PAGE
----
One of our great political mysteries
Kenneth Mackenzie Brown was a commanding figure in Newfoundland’s politics for many years. He played a major role in the union movement and in the tumultuous political battles of the 1920s and 1930s. And he was at the centre of probably the most dramatic moment in the 15 months during which the National Convention debated Newfoundland’s future during the prelude to Confederation.
Brown grew up in King’s Cove, on the south side of Bonavista Bay. He went to British Columbia as a young man, studied navigation at the Vancouver Nautical Academy, and eventually became master of several ships before returning to Newfoundland to work with the Anglo-Newfoundland Development Company in the paper mill at Grand Falls.
He became a public figure in 1921, when he took a leading role in a strike at the Grand Falls Mill. (The International Brotherhood of Pulp, Sulfite and Paper Mill workers went on strike in April, when the company “laid off workers, reduced wages and hours of work, and stopped providing town families with free coal,” in the words of Newfoundland historian Dr. Sean Cadigan. The strike ended in August with a partial victory for the union.)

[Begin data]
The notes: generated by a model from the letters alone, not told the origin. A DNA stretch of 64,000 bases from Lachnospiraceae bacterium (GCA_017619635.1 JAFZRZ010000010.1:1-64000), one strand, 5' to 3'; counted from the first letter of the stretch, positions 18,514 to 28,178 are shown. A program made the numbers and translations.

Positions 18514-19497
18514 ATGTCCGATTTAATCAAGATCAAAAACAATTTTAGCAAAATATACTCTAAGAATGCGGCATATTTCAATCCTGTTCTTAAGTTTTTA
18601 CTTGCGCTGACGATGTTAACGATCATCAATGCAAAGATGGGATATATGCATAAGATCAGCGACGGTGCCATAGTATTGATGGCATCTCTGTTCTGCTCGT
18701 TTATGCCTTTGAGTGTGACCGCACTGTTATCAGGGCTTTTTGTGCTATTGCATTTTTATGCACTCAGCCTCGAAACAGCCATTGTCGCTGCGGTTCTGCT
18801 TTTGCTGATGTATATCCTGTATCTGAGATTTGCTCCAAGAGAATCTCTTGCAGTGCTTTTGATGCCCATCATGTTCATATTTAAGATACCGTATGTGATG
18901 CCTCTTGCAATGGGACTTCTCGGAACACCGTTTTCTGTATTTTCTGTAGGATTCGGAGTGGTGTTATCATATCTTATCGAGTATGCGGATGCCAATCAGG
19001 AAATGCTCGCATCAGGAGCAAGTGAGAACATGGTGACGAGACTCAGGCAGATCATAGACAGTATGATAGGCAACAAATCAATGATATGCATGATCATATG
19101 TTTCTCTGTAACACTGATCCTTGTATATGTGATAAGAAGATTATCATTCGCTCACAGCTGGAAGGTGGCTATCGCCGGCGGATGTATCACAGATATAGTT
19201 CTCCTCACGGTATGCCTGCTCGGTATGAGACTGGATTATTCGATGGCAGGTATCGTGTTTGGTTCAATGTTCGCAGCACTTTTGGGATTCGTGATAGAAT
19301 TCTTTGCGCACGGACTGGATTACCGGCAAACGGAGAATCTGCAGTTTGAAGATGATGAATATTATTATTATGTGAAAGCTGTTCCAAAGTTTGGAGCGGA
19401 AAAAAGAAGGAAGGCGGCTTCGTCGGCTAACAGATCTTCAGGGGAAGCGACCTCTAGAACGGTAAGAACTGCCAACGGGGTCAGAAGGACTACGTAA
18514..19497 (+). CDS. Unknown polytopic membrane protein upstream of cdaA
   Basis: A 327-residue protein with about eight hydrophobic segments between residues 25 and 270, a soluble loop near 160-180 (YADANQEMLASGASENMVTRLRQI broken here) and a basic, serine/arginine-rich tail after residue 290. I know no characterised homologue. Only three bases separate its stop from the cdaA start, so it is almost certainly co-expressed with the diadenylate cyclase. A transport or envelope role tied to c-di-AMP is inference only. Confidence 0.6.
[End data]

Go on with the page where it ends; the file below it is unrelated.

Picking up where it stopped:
Two years later, Brown entered the House of Assembly as one of the three members elected in the District of Twillingate, which then included Grand Falls. All three stood as candidates for the LiberalFishermen’s Protective Union coalition. He led the polls in that election, and again in 1924, when he was re-elected. He won a third victory in Twillingate, by then a onemember seat, again as a Liberal, in the 1928 election that saw Sir Richard Squires return to power as prime minister.
But Brown quickly became disillusioned, as the administration led by Squires disintegrated under the onset of the Depression. He stood for re-election in Grand Falls as a Conservative in 1932, and won a fourth term in the House of Assembly by a two-to-one victory over his Liberal opponent. (The Conservatives, led by Frederick Alderdice, won all but three seats in that election.) He served in Alderdice’s cabinet as Newfoundland’s first minister of labour.